Tags: Politico | purchase | Capital | Allbritton

Politico Buys Website to Compete With NY Times

Monday, 09 Sep 2013 11:06 AM

By Audrey Hudson


Politico publisher Robert Allbritton has purchased a New York-based news website with ambitious plans to compete directly against major print institutions such as the New York Times, Wall Street Journal and city tabloids.

Purchase price was not disclosed.

The Washington-based news organization announced the purchase of Capital New York on Monday and says it plans to copy its successful Capitol Hill political coverage by making a substantial investment on the business end plus hiring additional staffers.

"I have very big ambitions for this publication: to do in New York what we did in Washington with Politico," Allbritton said in a memo to staff.

The media mogul says that goal will focus on coverage of city and state politics, the media, and other power centers.

Politico was founded six years ago by former Washington Post employees including Jim VandeHei and John Harris, and has become a profitable, successful and popular source of news with 6.6 million unique visitors a month, The Wall Street Journal reports.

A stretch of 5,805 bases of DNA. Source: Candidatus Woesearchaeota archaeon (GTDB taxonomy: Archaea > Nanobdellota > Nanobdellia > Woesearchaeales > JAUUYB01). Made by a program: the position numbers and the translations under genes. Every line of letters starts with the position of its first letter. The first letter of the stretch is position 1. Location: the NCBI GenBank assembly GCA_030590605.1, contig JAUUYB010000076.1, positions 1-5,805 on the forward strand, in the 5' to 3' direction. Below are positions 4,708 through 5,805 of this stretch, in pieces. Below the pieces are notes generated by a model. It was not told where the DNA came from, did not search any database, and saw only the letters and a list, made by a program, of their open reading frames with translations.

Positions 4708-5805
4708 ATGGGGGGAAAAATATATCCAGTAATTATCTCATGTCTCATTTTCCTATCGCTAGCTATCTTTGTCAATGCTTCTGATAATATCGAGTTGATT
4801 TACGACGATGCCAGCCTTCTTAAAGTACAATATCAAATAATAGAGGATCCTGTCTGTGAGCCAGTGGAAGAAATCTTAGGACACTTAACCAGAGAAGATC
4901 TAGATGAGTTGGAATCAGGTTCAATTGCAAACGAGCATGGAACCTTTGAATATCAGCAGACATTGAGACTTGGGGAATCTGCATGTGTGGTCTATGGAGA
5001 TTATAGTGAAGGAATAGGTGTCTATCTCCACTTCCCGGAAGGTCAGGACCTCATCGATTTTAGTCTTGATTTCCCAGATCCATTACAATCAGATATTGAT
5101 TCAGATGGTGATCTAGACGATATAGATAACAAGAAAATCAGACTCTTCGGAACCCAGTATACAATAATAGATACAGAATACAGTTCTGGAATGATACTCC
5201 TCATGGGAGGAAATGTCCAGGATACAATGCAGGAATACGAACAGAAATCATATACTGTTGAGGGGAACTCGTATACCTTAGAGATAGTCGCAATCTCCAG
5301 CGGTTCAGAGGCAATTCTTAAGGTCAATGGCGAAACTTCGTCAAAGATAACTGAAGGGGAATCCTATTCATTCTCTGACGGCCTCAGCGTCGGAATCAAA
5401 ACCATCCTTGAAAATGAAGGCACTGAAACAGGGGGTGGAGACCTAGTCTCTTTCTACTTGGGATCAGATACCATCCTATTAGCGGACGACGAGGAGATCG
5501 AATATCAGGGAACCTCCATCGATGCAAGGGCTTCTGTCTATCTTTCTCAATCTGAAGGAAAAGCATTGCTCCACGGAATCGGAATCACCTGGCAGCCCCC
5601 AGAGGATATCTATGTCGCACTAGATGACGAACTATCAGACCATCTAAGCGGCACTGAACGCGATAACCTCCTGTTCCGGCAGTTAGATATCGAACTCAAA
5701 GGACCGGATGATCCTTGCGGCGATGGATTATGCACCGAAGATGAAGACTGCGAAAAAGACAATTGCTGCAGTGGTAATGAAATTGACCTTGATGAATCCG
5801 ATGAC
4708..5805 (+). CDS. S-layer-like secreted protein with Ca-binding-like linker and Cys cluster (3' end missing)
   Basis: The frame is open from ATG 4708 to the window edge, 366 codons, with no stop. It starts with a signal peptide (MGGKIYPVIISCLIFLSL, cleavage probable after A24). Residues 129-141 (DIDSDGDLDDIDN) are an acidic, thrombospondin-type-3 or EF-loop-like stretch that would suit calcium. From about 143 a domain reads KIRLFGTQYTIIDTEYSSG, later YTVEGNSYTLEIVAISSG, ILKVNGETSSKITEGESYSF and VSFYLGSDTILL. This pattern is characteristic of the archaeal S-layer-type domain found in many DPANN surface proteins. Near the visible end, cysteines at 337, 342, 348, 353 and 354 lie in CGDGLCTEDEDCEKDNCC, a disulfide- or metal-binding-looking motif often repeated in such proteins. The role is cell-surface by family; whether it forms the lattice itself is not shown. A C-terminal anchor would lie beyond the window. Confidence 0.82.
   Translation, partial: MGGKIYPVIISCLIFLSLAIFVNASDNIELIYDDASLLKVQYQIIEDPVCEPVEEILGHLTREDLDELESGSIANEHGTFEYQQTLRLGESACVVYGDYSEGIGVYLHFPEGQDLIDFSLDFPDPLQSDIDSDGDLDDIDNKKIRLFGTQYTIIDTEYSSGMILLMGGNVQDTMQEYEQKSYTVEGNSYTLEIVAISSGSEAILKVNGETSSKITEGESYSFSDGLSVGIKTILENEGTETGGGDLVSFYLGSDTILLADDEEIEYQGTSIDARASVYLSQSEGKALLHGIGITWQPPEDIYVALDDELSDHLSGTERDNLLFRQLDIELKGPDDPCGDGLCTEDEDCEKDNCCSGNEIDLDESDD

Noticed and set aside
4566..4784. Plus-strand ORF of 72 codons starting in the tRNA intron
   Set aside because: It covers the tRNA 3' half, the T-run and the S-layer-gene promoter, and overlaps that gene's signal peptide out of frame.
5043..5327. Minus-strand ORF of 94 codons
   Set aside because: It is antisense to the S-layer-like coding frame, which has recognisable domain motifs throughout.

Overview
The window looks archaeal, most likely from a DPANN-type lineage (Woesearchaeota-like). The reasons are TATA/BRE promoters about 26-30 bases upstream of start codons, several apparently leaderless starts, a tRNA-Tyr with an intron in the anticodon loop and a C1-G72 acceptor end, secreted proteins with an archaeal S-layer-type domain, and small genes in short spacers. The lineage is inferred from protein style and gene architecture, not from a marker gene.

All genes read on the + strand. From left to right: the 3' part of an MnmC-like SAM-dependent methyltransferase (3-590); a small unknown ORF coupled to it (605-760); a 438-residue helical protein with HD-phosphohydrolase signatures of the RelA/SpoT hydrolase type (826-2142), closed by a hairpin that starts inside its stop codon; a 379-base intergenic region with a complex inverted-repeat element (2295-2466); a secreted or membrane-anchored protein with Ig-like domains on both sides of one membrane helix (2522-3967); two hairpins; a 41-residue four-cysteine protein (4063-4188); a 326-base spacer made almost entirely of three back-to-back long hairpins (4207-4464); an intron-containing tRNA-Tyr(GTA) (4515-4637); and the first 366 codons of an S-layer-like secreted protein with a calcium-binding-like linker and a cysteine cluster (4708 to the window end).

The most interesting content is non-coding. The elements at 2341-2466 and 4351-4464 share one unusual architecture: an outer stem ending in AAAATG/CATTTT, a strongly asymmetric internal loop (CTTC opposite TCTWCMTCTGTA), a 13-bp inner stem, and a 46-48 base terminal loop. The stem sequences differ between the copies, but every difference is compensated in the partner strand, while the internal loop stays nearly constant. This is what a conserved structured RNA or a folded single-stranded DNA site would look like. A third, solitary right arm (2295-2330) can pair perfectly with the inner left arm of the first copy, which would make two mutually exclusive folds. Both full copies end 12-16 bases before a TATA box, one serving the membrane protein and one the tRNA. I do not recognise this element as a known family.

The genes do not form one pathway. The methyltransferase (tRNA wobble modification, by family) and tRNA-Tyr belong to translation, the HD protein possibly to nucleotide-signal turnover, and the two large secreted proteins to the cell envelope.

Politico has 280 employees and the Capital New York staff is expected to grow from seven to 30 with the new product launching this fall. There are no plans to create a print edition.

VandeHei will be president of the New York company but will remain in Washington, and judging by his comments on MSNBC's "Morning Joe," other Washington staffers might also be pulling double-duty.

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"We're going hit three topics in the beginning — policy and politics at city hall of Albany and of media," VandeHei said.

"In each one of those cases, we'll have more reporters and editors than any other publication, The New York Times included, and do things the way we've done them here at Politico, and we've had quite a bit of success in Washington," VandeHei said.

The New York Times reports that the purchase comes just six weeks after Allbritton sold seven television stations, including one Washington property for nearly $1 billion.






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